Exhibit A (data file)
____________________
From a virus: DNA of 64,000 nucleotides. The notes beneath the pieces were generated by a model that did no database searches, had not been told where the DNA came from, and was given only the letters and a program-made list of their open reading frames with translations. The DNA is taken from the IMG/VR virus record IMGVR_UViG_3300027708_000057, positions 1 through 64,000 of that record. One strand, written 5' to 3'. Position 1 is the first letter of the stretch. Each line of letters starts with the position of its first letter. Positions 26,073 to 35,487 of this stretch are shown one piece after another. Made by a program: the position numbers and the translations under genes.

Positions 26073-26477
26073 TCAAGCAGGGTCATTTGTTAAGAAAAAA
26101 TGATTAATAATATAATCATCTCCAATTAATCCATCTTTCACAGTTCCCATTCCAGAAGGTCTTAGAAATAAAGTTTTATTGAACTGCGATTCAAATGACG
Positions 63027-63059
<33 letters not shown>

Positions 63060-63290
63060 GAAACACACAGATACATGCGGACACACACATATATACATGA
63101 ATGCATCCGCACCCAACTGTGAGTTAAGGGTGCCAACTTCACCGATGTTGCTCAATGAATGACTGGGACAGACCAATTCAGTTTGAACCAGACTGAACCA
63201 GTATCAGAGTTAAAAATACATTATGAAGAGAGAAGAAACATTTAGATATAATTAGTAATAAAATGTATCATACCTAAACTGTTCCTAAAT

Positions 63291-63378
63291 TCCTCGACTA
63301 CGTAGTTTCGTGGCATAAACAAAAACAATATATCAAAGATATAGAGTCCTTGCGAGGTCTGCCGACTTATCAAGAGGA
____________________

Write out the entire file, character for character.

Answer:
From a virus: DNA of 64,000 nucleotides. The notes beneath the pieces were generated by a model that did no database searches, had not been told where the DNA came from, and was given only the letters and a program-made list of their open reading frames with translations. The DNA is taken from the IMG/VR virus record IMGVR_UViG_3300027708_000057, positions 1 through 64,000 of that record. One strand, written 5' to 3'. Position 1 is the first letter of the stretch. Each line of letters starts with the position of its first letter. Positions 26,073 to 35,487 of this stretch are shown one piece after another. Made by a program: the position numbers and the translations under genes.

Positions 26073-26477
26073 TCAAGCAGGGTCATTTGTTAAGAAAAAA
26101 TGATTAATAATATAATCATCTCCAATTAATCCATCTTTCACAGTTCCCATTCCAGAAGGTCTTAGAAATAAAGTTTTATTGAACTGCGATTCAAATGACG
Positions 63027-63059
<33 letters not shown>

Positions 63060-63290
63060 GAAACACACAGATACATGCGGACACACACATATATACATGA
63101 ATGCATCCGCACCCAACTGTGAGTTAAGGGTGCCAACTTCACCGATGTTGCTCAATGAATGACTGGGACAGACCAATTCAGTTTGAACCAGACTGAACCA
63201 GTATCAGAGTTAAAAATACATTATGAAGAGAGAAGAAACATTTAGATATAATTAGTAATAAAATGTATCATACCTAAACTGTTCCTAAAT

Positions 63291-63378
63291 TCCTCGACTA
63301 CGTAGTTTCGTGGCATAAACAAAAACAATATATCAAAGATATAGAGTCCTTGCGAGGTCTGCCGACTTATCAAGAGGA